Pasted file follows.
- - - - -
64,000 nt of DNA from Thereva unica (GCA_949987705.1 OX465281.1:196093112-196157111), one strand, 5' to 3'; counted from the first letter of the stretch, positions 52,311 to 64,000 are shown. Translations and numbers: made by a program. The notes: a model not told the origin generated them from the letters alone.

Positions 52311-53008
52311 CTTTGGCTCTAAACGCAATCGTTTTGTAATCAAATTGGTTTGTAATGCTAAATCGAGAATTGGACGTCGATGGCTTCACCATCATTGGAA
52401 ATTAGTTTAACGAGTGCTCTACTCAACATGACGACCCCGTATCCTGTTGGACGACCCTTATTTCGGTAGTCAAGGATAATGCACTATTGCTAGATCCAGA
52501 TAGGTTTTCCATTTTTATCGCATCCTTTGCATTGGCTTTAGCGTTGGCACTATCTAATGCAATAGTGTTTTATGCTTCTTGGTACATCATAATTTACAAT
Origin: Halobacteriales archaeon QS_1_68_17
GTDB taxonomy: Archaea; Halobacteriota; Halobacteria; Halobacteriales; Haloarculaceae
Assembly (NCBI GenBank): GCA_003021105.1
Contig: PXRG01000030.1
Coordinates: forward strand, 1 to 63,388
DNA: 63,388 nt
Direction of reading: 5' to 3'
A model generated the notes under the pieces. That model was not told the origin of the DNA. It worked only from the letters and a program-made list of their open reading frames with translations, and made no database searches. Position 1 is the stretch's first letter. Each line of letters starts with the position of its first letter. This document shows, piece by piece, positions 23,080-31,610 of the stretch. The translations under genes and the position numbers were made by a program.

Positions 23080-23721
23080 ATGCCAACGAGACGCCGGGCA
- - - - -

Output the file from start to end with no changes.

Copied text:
64,000 nt of DNA from Thereva unica (GCA_949987705.1 OX465281.1:196093112-196157111), one strand, 5' to 3'; counted from the first letter of the stretch, positions 52,311 to 64,000 are shown. Translations and numbers: made by a program. The notes: a model not told the origin generated them from the letters alone.

Positions 52311-53008
52311 CTTTGGCTCTAAACGCAATCGTTTTGTAATCAAATTGGTTTGTAATGCTAAATCGAGAATTGGACGTCGATGGCTTCACCATCATTGGAA
52401 ATTAGTTTAACGAGTGCTCTACTCAACATGACGACCCCGTATCCTGTTGGACGACCCTTATTTCGGTAGTCAAGGATAATGCACTATTGCTAGATCCAGA
52501 TAGGTTTTCCATTTTTATCGCATCCTTTGCATTGGCTTTAGCGTTGGCACTATCTAATGCAATAGTGTTTTATGCTTCTTGGTACATCATAATTTACAAT
Origin: Halobacteriales archaeon QS_1_68_17
GTDB taxonomy: Archaea; Halobacteriota; Halobacteria; Halobacteriales; Haloarculaceae
Assembly (NCBI GenBank): GCA_003021105.1
Contig: PXRG01000030.1
Coordinates: forward strand, 1 to 63,388
DNA: 63,388 nt
Direction of reading: 5' to 3'
A model generated the notes under the pieces. That model was not told the origin of the DNA. It worked only from the letters and a program-made list of their open reading frames with translations, and made no database searches. Position 1 is the stretch's first letter. Each line of letters starts with the position of its first letter. This document shows, piece by piece, positions 23,080-31,610 of the stretch. The translations under genes and the position numbers were made by a program.

Positions 23080-23721
23080 ATGCCAACGAGACGCCGGGCA